This decision to ban third-party sales of puppies and kittens followed a call for evidence in a public consultation that received over 6,500 responses, of which no fewer than 96% supported the proposal. The call for evidence was launched in response to an e-petition that called for a ban on the sale of puppies by pet shops and other third parties. The petition received over 148,000 signatures and triggered a debate in the House on
Does my hon. Friend agree that we also have to stamp down on those who steal puppies to order? Many puppies are taken from outside people’s houses, outside shops and the like simply because there is a market for them. This measure makes the market more regulated, and that can only be applauded.
I thank my hon. Friend, who makes another really good point. Absolutely—this will help in that dimension, but there is also more that we need to do to make people more aware of where they are sourcing their puppies from. We need to do more to tackle puppy theft and dog theft. We will be working on that with various campaigners in the months ahead.
Everyone involved in the tough grassroots campaigning that took over 10 years to reach this point should be congratulated. I would particularly like to congratulate people in my constituency who worked very hard to get to this point. Will the hon. Gentleman confirm that at the moment Wales is not included in this measure? Does he expect the Welsh Government to follow suit very quickly in doing a similar thing?
I thank the right hon. Lady for her point. I will come on to what happens in the devolved Administrations. It is fair to say, however, that the Welsh Government are now considering their response to the three-month consultation. I praise her local campaigners for their hard work. It does take time to get these changes through, but I am pleased to say that in the space of a couple of days we are taking really tough action, on a cross-party basis, to move the agenda forward on animal welfare.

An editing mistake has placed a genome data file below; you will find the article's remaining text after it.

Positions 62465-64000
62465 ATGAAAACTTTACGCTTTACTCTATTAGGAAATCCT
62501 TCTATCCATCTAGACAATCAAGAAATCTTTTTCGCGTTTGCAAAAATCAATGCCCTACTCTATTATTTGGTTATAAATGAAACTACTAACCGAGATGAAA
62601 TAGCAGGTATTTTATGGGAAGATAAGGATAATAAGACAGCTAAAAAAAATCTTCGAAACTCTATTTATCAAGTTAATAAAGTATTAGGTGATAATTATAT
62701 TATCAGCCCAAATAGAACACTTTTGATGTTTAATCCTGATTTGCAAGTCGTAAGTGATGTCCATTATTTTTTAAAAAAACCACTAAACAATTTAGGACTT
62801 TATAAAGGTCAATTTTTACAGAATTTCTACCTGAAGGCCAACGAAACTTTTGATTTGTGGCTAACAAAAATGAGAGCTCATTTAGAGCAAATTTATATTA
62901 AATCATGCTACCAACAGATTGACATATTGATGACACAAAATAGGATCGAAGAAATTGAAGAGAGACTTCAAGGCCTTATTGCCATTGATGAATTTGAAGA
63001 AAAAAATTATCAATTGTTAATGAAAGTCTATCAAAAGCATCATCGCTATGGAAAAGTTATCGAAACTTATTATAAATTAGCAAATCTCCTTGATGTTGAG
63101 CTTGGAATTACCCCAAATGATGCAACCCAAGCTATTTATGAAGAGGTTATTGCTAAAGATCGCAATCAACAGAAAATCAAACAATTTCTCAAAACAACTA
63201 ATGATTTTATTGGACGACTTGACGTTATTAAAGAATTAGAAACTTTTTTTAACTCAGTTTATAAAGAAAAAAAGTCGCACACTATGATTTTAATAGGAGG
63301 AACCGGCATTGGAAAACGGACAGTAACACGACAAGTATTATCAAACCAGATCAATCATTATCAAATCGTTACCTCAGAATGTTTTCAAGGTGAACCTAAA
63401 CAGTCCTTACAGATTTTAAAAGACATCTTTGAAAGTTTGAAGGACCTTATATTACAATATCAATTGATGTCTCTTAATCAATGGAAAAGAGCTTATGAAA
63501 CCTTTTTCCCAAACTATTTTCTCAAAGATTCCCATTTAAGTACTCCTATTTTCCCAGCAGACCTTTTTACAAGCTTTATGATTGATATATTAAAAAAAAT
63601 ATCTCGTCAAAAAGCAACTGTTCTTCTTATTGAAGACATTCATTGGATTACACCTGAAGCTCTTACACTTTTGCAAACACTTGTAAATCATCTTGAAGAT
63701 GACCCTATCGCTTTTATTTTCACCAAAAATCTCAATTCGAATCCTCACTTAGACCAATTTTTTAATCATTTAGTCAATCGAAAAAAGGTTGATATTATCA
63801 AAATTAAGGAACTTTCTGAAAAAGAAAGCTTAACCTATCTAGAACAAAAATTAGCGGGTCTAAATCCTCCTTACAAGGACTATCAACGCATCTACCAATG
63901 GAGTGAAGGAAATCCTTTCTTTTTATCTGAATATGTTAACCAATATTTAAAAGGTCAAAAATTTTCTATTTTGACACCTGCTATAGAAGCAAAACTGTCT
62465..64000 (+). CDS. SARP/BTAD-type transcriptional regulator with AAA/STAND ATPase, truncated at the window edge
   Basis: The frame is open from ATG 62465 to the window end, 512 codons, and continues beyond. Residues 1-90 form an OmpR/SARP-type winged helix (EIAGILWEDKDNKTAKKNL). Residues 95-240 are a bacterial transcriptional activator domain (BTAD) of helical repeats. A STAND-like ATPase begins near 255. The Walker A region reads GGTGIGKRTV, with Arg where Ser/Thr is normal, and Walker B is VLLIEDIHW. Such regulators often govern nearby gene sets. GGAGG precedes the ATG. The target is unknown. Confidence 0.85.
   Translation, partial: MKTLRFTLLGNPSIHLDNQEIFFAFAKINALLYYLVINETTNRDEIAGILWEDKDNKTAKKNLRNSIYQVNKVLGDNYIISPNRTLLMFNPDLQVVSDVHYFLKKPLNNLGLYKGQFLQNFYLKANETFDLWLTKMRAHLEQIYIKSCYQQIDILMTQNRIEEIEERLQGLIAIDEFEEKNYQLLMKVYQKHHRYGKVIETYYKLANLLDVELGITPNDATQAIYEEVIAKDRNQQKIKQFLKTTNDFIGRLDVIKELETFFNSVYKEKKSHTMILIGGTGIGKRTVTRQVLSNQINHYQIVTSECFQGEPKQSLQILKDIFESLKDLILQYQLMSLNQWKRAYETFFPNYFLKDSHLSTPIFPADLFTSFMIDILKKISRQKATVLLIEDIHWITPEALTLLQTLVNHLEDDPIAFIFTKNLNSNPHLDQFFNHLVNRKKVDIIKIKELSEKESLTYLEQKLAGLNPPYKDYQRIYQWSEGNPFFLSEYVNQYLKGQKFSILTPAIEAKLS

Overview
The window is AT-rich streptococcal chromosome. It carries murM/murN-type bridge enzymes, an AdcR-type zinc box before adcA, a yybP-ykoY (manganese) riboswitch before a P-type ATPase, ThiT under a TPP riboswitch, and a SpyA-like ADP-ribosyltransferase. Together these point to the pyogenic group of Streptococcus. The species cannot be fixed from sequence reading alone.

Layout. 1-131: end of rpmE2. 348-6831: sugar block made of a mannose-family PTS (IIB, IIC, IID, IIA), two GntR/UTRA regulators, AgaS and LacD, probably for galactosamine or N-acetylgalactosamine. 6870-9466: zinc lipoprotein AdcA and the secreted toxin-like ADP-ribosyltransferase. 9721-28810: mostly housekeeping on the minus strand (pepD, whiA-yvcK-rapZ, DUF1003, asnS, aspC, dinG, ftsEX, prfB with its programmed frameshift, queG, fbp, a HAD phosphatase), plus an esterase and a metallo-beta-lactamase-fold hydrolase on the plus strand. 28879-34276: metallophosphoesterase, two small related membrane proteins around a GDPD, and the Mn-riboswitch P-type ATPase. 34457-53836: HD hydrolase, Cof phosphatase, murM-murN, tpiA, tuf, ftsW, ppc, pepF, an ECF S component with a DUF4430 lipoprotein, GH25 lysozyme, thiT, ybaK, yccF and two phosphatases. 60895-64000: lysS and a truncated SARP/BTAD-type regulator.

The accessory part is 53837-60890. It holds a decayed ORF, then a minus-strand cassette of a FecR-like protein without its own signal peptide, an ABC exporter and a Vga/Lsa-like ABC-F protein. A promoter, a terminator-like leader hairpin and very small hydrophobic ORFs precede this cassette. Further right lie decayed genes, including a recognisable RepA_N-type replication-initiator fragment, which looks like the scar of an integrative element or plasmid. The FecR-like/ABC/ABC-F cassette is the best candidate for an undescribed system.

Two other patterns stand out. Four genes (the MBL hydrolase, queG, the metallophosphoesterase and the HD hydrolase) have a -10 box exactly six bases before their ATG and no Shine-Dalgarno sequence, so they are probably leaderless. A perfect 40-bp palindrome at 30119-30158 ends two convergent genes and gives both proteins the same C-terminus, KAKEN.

This statutory instrument implements Lucy’s law by making an amendment to the parent regulations—the Animal Welfare (Licensing of Activities Involving Animals) (England) Regulations 2018. The commercial sale of pets is already a licensable activity. The amendment means that licensed pet sellers, including pet shops and dealers, will no longer be able to sell puppies or kittens under the age of six months unless they themselves have bred the animals. Alongside the public consultation, a draft regulatory triage assessment was published. This legislation does not require a full impact assessment as the net estimated impact falls significantly below the necessary threshold of £5 million.
The ban will enter into force on
This Government have shown that we take animal welfare very seriously.
The Minister is absolutely right to publicise and to put on record how many excellent, responsible breeders there are out there. There have been occasions in the past where Governments have legislated for all the right reasons but ended up creating nightmares for some of the smaller organisations, in particular. What representations has he had on this, and how much can he reassure us that the legislation, as well as being robust, is sufficiently well drafted that it will not create unintended consequences for responsible smaller breeders?
That is a good point. I think the hon. Gentleman will also recognise that when the regulations to which he is referring were introduced last year, the Department took a step back, listened to the concerns and addressed them. We have learned from that and worked closely with a number of welfare groups to ensure that the regulations before us are in a really good state, and we have time ahead of